The legendary Brabham BT46B “fan car” took its first and only Formula 1 victory at the 1978 Swedish Grand Prix, piloted by none other than Niki Lauda. While he may not be with us any more, his fighting spirit continues to live on in many facets of the motorsport arena.
The legend of the “fan car” also lived on through the GMA T.50, Gordon Murray’s latest magnum opus. So when it came to the time to make a track-only special of it, it’s only fitting that Murray (who also designed the Brabham BT46B) paid homage to the driver who brought them their only victory, before it was swiftly banned by the FIA. Feast your eyes upon the GMA T.50s Niki Lauda.
Apart from the name, the T.50 and T.50s could not be any more different from each other, with almost every single part on the vehicle completely re-engineered. Take for example the 3.9-litre V12 engine, which is now even more powerful and faster-revving, delivering 711 hp and 485 Nm of torque.
Thanks to the new roof-mounted RAM air scoop, which force-feeds the engine with fresh air, the T.50s Niki Lauda can also increase its maximum power momentarily to 735 hp. That’s 75 whole ponies more than the road-going T.50.
And remember how the V12 on the original GMA T.50 was already the lightest road-going V12 engine ever made? Well, the Cosworth-made V12 is now 16 kg lighter than that. Pair that with all the other weight-saving measures across the car, the new T.50s Niki Lauda boasts an insane power-to-weight ratio of 835 hp/tonne.
For context, that’s even higher than an actual naturally-aspirated LMP1 car racing in the Le Mans. Just let that sink in for a moment. Professor Murray himself calls the T.50s “outrageous”, and that might just be the most apt descriptor for this car.
Oh, and there’s also no catalytic converters and silencers as standard on the Inconel exhaust systems (in the name of weight saving), so you’ll be hearing the full grunt of the glorious naturally-aspirated V12 all the way up to its 12,100 rpm rev limit. We’re already shivering just thinking about it right now.
While the six-speed Haldex manual transmission might be the road-going car’s best friend, the slower row-your-own gearbox in all seriousness has no place in an all-out race-ready car like this. In its place is a bespoke Xtrac IGS (Instantaneous Gearshift) six-speed paddle-shift gearbox, built specifically to GMA’s standards of lightweighting.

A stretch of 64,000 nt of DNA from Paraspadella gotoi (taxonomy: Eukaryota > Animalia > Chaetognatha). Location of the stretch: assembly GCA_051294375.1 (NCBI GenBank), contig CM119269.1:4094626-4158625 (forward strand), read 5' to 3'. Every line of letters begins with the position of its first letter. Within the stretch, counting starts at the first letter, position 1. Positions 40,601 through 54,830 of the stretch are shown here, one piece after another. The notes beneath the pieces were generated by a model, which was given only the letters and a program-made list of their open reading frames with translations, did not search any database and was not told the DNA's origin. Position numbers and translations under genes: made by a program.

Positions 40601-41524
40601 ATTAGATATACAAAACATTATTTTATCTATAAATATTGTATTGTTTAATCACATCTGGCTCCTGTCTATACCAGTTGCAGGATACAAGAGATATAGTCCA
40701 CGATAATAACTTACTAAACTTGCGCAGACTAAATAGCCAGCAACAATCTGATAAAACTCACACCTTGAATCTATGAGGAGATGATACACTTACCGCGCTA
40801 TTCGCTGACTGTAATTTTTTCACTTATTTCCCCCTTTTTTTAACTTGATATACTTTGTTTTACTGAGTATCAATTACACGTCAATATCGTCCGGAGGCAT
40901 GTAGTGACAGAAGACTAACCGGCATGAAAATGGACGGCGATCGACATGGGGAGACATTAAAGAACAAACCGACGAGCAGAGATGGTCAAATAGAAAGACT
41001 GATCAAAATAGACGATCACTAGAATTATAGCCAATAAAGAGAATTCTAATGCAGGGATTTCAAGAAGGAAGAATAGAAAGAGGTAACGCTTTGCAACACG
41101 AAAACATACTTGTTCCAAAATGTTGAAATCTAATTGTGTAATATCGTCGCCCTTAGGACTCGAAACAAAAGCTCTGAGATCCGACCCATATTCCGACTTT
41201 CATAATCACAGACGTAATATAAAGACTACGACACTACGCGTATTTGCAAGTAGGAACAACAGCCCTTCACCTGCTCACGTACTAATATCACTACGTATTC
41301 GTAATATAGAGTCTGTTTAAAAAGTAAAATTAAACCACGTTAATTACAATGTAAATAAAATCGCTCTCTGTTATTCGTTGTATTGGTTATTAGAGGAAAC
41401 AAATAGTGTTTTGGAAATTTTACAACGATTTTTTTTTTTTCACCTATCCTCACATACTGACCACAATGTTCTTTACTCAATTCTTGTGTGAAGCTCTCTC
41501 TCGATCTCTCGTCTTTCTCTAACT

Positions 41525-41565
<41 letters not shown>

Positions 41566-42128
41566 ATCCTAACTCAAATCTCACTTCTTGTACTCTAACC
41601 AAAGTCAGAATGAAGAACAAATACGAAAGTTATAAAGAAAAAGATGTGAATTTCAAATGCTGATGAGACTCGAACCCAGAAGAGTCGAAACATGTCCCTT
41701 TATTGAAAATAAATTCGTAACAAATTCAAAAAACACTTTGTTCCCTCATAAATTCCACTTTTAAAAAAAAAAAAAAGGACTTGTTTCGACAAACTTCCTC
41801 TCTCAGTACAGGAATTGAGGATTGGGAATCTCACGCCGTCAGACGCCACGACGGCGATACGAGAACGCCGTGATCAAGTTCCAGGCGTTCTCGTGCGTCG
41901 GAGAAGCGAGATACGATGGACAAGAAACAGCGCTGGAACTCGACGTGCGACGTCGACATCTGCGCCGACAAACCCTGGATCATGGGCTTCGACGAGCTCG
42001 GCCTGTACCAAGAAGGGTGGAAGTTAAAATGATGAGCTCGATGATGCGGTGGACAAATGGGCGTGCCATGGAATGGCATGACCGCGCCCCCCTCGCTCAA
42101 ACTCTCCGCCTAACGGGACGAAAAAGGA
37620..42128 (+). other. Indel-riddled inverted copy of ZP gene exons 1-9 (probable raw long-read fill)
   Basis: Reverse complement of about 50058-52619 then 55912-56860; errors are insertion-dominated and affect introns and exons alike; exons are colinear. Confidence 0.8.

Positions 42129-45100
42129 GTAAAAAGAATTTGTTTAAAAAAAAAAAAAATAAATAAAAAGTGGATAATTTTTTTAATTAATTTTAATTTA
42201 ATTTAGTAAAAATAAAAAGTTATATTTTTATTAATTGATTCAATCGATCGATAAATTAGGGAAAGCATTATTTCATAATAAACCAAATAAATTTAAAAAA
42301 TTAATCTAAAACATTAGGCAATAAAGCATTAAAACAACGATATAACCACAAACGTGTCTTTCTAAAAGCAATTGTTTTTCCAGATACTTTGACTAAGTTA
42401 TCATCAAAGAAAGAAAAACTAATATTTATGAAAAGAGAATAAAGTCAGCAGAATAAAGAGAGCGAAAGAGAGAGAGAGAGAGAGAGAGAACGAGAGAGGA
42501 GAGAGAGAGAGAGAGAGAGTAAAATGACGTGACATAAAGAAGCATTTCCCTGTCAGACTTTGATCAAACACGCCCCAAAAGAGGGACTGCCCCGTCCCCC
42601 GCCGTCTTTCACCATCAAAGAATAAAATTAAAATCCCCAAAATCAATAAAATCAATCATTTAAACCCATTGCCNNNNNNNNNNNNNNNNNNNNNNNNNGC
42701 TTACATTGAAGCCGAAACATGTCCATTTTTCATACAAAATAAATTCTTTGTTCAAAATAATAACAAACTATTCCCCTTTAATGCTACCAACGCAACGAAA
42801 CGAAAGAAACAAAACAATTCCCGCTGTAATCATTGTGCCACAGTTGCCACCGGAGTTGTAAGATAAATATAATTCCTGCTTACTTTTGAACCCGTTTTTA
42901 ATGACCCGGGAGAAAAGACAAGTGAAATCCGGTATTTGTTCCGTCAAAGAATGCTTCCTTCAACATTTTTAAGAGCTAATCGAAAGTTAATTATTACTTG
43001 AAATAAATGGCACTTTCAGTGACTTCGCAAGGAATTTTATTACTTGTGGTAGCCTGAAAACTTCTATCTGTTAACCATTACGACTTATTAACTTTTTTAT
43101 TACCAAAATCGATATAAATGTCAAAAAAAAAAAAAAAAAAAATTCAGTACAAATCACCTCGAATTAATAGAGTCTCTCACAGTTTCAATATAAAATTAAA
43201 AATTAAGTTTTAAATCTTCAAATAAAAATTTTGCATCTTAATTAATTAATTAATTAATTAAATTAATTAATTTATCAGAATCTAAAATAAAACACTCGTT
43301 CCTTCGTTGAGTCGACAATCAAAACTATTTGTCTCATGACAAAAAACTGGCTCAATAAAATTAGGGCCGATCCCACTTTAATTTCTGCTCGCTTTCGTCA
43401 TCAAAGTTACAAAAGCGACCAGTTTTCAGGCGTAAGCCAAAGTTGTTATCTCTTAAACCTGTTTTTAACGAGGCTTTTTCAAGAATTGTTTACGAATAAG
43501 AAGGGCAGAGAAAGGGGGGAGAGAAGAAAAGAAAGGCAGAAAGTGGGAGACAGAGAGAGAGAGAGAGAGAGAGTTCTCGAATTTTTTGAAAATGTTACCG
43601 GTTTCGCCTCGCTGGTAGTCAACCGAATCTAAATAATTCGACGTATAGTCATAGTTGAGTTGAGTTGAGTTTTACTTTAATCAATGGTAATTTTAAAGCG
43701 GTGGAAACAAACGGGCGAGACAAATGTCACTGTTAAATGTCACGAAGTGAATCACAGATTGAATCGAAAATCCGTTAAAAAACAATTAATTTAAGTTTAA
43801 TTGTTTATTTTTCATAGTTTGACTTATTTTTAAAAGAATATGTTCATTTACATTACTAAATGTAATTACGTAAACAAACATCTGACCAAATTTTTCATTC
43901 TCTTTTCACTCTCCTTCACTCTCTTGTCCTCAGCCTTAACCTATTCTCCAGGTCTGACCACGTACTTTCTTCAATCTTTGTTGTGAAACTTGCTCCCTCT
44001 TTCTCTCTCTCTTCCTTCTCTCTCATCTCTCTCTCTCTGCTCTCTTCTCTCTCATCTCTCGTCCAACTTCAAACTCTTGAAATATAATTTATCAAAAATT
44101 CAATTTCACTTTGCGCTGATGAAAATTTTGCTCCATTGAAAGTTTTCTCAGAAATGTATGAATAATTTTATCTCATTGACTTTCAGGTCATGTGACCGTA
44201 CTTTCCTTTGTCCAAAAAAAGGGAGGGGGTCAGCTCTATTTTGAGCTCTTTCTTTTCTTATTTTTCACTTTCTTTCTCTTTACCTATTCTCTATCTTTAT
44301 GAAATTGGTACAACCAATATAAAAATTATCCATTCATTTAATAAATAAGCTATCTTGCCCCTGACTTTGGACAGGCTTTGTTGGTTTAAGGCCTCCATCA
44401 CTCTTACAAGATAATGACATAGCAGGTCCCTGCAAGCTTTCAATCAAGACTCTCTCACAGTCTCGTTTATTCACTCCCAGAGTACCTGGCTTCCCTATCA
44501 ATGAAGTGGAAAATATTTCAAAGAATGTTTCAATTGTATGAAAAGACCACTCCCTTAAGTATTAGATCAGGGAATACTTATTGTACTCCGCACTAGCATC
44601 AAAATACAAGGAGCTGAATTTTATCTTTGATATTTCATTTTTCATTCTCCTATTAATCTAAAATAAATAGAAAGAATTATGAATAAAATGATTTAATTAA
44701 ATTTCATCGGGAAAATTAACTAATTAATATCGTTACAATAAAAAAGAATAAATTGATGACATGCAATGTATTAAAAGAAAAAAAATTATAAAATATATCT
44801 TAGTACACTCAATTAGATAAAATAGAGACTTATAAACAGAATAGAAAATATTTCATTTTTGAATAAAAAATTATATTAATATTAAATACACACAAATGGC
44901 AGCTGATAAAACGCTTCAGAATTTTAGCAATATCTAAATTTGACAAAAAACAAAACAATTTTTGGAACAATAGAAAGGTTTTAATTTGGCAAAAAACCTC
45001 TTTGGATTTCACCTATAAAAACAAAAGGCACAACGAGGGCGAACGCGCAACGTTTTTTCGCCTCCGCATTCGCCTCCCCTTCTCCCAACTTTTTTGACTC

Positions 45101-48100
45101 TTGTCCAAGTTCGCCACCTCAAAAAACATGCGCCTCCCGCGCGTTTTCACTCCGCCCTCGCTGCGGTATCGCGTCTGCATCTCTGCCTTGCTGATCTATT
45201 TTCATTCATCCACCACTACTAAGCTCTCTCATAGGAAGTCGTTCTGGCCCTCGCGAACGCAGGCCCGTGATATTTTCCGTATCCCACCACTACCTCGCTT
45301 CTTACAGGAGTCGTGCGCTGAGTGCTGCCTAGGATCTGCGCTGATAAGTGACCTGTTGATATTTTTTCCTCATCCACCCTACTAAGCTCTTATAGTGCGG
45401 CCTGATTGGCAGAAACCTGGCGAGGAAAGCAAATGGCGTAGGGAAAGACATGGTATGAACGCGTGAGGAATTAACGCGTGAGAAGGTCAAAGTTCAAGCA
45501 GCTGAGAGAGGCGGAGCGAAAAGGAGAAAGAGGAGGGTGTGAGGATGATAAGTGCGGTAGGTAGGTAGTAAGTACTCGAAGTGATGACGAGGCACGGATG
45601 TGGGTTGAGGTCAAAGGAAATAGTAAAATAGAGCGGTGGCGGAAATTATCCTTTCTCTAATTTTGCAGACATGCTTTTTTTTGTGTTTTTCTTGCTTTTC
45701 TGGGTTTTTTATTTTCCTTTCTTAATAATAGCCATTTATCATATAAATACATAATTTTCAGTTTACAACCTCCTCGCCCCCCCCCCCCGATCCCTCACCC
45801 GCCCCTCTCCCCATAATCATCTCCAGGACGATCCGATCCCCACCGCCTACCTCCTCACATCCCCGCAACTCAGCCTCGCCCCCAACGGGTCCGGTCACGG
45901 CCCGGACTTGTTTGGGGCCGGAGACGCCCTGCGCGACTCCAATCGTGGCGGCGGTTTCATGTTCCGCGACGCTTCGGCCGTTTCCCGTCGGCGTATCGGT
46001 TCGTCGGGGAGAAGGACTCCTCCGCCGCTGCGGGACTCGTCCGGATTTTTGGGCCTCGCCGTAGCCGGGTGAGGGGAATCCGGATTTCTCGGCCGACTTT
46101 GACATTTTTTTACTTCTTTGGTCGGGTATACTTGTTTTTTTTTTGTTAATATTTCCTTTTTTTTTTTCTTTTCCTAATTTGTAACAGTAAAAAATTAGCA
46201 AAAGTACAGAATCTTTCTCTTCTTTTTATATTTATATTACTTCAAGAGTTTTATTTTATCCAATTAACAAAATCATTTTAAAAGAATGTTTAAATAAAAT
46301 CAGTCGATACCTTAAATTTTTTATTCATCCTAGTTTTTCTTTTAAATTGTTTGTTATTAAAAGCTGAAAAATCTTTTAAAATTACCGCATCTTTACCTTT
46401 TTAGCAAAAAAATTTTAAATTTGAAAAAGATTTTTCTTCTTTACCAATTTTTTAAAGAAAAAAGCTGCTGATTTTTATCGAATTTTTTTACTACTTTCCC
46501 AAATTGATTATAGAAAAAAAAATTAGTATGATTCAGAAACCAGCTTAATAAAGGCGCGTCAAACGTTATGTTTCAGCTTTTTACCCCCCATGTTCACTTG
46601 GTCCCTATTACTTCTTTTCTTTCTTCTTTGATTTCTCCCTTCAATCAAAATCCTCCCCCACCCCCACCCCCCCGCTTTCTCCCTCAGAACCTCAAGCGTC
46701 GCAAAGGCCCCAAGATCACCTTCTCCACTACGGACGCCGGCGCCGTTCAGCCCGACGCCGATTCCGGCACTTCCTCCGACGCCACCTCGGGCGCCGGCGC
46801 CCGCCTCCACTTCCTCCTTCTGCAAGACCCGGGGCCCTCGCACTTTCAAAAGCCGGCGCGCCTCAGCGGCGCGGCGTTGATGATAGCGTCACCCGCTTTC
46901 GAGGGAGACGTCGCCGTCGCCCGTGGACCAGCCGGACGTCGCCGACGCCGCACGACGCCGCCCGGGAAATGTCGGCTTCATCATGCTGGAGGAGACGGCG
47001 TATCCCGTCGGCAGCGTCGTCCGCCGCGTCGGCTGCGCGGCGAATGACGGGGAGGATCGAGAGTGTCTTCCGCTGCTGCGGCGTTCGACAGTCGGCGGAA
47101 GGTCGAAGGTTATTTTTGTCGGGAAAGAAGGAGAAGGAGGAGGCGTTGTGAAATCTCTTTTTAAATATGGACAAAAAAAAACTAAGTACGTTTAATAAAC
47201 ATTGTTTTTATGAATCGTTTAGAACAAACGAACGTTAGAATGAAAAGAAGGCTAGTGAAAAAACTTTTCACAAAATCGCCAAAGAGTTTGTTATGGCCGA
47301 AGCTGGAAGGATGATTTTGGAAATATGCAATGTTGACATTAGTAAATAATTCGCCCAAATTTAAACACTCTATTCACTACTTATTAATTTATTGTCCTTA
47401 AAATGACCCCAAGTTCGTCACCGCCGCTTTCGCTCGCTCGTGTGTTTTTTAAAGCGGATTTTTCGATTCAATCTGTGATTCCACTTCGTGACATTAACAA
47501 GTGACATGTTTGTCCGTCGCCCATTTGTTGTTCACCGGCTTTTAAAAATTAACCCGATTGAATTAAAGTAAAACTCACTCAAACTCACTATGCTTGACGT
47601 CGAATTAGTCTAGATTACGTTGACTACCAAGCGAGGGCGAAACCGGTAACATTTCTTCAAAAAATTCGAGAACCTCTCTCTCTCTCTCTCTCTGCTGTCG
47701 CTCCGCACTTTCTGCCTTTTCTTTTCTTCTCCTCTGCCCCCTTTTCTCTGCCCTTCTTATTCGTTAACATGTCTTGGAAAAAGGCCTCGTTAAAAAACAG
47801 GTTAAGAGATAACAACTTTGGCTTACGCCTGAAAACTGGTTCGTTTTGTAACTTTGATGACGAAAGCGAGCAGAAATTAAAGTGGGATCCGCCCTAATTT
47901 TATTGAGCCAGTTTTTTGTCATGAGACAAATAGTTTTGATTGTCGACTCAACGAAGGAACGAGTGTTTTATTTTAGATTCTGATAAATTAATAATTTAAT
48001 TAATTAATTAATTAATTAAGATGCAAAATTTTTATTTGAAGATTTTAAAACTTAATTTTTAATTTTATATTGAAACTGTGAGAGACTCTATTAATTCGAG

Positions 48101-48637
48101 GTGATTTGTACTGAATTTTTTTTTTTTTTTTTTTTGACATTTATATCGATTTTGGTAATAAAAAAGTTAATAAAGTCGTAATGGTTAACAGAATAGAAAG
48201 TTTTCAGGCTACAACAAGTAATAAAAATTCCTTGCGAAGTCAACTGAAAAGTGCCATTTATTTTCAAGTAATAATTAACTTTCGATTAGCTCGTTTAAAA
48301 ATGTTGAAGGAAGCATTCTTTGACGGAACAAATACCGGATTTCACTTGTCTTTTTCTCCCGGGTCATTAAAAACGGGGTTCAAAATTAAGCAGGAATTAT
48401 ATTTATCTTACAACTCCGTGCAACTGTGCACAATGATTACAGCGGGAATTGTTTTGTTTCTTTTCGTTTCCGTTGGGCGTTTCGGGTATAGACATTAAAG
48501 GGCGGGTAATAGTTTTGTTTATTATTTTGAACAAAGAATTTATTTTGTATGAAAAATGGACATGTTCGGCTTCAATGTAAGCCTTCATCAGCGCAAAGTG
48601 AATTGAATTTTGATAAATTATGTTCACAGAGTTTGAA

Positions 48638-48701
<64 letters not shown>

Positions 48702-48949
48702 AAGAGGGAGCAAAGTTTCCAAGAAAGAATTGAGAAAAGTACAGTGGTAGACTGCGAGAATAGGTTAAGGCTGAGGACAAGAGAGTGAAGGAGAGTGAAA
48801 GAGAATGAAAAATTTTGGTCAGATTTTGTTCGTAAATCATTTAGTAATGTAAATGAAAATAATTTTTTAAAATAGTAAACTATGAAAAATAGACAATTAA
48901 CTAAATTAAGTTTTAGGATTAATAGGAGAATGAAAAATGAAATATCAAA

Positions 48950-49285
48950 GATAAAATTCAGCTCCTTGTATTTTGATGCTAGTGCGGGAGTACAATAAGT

For the exterior, the GMA T.50s was also given a complete makeover, with no panels shared with its road-going sibling. To balance out the ground effect fans, which now runs permanently in 7,000 rpm high downforce mode, the team had to “start again” with the aero configuration of the car.
These new bits include a new a giant splitter up front and a central air foil underneath its nose, new adjustable front diffusers, a trio of NACA air ducts to funnel air to the front brakes, a “shark fin” that runs from the cabin roof all the way to the rear, as well as a large GT-style rear wing with slotted adjustable flaps.
All in, GMA says that the T.50s Niki Lauda can generate nearly 1,500 kg of downforce at 280 km/h.
Inside, the instrument cluster is now replaced by a digital screen, while the standard steering wheel jettisoned in favour for a yoke-type handle-thing. To the right, the space where the manual shifter previously occupied is now replaced by a board of toggle switch for the true race car feel.
Just as before, the driver sits right in the centre of the cabin of the GMA T.50s. But in the name of weight savings, the third seat was removed, clearing out space for other equipment. You wouldn’t be carrying two passengers when you’re whipping this thing about on a race track, anyway.
Only 25 units of the GMA T.50s Niki Laudas will ever be produced, each featuring a plaque celebrating a victory by one of Murray’s many F1 cars, starting with the 1974 South African Grand Prix at the Kyalami Circuit. The cars will also come with a specially-commissioned book about the race that it is named after, with Murray’s view and memories of the victory.
When the GMA T.50 came out last year, we said that it might be the last great analogue sports car to ever grace the earth. Well, this here is just that, with everything turned up to 11. It would have been Niki Lauda’s 72nd birthday today if he were still alive, but we know that Niki Lauda will be smiling from up there – what a way to celebrate.